Brazil files WTO com­plaint against Canada over aid to Bom­bardier

The Hamilton Spectator - - BUSINESS - ROSS MAROWITS

MON­TREAL — The fed­eral gov­ern­ment’s aid to Bom­bardier has trig­gered a new trade bat­tle with Brazil, which launched a for­mal com­plaint Wed­nes­day with the World Trade Or­ga­ni­za­tion over Cana­dian sub­si­dies to the aero­space in­dus­try.

“Cana­dian sub­si­dies ar­ti­fi­cially af­fect the in­ter­na­tional com­pet­i­tive­ness of the sec­tor, in a man­ner in­con­sis­tent with Canada’s WTO obli­ga­tions,” the Brazil­ian gov­ern­ment said in a state­ment.

Brazil said Bom­bardier re­ceived at least $2.5 bil­lion US in gov­ern­ment sup­port last year and that ad­di­tional con­tri­bu­tions may hurt the coun­try’s in­ter­ests by fur­ther dis­tort­ing the aero­space in­dus­try.

Last year, Bom­bardier re­ceived a $1-bil­lion US in­vest­ment for the CSeries pas­sen­ger jet pro­gram from the Que­bec gov­ern­ment in ex­change for a 49.5 per cent stake. The com­pany also sold a 30 per cent stake in its rail­way di­vi­sion to pen­sion fund man­ager Caîsse de dépôt for $1.5 bil­lion US.

On Tues­day evening, Ottawa an­nounced it will pro­vide $372.5 mil­lion in new loans to Bom­bardier to be paid in in­stal­ments over four years to sup­port the Global 7000 and CSeries air­craft projects. Although the loans are in­ter­est-free, the gov­ern­ment said it ex­pects to earn a re­turn, as it has done with past loans, through roy­al­ties for planes sold.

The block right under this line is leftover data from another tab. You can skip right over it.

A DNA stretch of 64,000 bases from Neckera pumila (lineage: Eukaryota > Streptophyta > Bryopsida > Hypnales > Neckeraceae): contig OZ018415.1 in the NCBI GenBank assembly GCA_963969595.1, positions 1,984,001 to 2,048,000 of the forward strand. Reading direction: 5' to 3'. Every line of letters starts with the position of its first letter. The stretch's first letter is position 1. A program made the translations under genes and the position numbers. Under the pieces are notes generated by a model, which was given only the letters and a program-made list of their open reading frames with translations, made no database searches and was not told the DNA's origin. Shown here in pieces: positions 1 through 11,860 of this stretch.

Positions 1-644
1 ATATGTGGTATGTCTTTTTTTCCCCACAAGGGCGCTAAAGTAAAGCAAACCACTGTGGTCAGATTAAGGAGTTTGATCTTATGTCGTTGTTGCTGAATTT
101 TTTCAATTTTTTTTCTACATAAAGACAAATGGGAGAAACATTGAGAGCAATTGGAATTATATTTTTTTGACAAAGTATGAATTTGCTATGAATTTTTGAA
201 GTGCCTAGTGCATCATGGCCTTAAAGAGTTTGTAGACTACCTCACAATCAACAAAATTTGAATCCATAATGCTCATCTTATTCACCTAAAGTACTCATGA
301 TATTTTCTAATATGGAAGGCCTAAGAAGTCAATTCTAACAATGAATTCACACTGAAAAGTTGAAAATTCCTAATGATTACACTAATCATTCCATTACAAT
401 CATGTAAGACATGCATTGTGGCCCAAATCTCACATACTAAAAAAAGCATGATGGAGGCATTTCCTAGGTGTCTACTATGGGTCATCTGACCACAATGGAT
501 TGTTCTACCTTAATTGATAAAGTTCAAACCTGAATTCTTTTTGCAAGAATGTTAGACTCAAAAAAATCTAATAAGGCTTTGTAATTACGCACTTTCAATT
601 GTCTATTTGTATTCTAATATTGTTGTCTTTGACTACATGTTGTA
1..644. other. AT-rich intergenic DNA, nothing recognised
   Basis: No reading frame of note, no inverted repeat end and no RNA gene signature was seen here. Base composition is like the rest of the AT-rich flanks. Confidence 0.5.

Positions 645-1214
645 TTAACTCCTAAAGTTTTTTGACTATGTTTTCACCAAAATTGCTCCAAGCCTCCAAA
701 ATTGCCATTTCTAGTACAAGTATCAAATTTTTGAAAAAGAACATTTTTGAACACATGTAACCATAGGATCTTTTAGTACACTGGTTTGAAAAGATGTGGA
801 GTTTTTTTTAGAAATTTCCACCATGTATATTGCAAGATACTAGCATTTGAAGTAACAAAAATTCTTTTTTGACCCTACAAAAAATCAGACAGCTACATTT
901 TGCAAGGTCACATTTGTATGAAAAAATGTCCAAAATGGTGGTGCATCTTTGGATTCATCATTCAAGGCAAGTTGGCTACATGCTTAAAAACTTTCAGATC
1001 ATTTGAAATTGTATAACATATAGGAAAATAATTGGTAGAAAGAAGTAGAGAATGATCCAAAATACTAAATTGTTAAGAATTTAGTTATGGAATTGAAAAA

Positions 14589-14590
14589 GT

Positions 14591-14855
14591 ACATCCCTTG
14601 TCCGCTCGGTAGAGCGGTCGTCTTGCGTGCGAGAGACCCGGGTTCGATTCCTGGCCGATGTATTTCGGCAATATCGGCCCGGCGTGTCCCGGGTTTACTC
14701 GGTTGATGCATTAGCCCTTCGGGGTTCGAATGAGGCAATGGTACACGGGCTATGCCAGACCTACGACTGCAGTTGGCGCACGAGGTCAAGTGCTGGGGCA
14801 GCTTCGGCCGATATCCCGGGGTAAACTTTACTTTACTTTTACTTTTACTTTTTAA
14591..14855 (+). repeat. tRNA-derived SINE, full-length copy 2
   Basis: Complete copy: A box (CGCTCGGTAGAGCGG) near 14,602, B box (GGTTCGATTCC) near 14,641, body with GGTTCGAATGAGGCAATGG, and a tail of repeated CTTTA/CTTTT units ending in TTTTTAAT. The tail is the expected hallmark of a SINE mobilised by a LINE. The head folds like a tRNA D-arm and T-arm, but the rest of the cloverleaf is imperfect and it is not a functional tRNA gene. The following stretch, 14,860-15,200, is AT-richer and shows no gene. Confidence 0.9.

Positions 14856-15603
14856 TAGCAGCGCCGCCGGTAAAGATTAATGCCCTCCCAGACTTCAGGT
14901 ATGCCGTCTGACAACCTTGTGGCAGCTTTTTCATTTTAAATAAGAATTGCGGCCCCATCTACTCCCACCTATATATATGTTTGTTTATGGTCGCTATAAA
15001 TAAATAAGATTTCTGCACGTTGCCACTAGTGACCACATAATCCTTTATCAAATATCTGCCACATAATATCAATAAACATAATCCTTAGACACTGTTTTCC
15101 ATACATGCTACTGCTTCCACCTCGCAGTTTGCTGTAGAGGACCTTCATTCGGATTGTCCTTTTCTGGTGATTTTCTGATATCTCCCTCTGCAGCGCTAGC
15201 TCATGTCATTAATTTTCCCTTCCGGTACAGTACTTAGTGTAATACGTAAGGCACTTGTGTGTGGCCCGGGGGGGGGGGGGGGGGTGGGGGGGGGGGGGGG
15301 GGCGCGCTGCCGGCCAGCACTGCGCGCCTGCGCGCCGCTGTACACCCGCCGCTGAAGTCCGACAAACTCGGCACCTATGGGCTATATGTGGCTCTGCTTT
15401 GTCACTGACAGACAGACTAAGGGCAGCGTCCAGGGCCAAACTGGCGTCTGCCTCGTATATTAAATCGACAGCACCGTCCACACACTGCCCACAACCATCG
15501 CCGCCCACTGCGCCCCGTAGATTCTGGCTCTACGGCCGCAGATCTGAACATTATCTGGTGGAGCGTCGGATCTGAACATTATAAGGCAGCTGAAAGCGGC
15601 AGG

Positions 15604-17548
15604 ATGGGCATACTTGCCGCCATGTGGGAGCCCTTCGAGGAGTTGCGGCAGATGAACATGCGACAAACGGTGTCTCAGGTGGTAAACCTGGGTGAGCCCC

Un­der such an ar­range­ment, Bom­bardier has so far paid $741 mil­lion into Ottawa’s cof­fers on $586 mil­lion in fed­eral loans in the 1980s and ’90s, ac­cord­ing to the com­pany.

Bom­bardier is ex­pected to be­gin pay­ing roy­al­ties to the fed­eral gov­ern­ment in April for sell­ing seven CSeries last year af­ter the com­pany re­ceived $350 mil­lion in loans in 2008 in sup­port of the air­craft.

Sao Paolo-based Em­braer, a fierce ri­val of Bom­bardier’s, said it sup­ports its gov­ern­ment’s com­plaint. CEO Paulo Ce­sar Silva said the sub­si­dies given to Bom­bardier have helped the de­vel­op­ment and sur­vival of the CSeries and al­lowed the Mon­treal com­pany to sell the plane at ar­ti­fi­cially low prices.

“It is es­sen­tial to re­store a level play­ing field to the com­mer­cial air­craft mar­ket and en­sure that com­pe­ti­tion is be­tween com­pa­nies, not gov­ern­ments,” he said in a sep­a­rate news re­lease.

Brazil, which had threat­ened in De­cem­ber to launch a trade com­plaint, said the move will give it ac­cess to ad­di­tional in­for­ma­tion about sup­port to Bom­bardier.

Fed­eral In­ter­na­tional Trade Min­is­ter François-Philippe Cham­pagne said Tues­day that Ottawa is pre­pared to de­fend its fi­nan­cial sup­port to Bom­bardier.

“I am very much pre­pared to fight for what we are do­ing,” he said.

Bom­bardier CEO Alain Belle­mare was sim­i­larly de­fi­ant.

“This is the best plane in its class, so peo­ple are find­ing ways to come af­ter us,” he said.

The com­pany added Wed­nes­day that all coun­tries, in­clud­ing Brazil, help their aero­space sec­tors through tax breaks, roy­al­ties and re­search and de­vel­op­ment. It pointed to Brazil’s $588 mil­lion US in as­sis­tance to Em­braer in 2014 through the Brazil­ian De­vel­op­ment Bank for the de­vel­op­ment of its Legacy 500 busi­ness jet and an­other $1.5 bil­lion US for de­vel­op­ment costs of the KC390 air­craft.

A spokesper­son for Cham­pagne said Wed­nes­day af­ter Brazil’s trade com­plaint was an­nounced that the fed­eral gov­ern­ment is con­fi­dent the loans re­spect in­ter­na­tional law.

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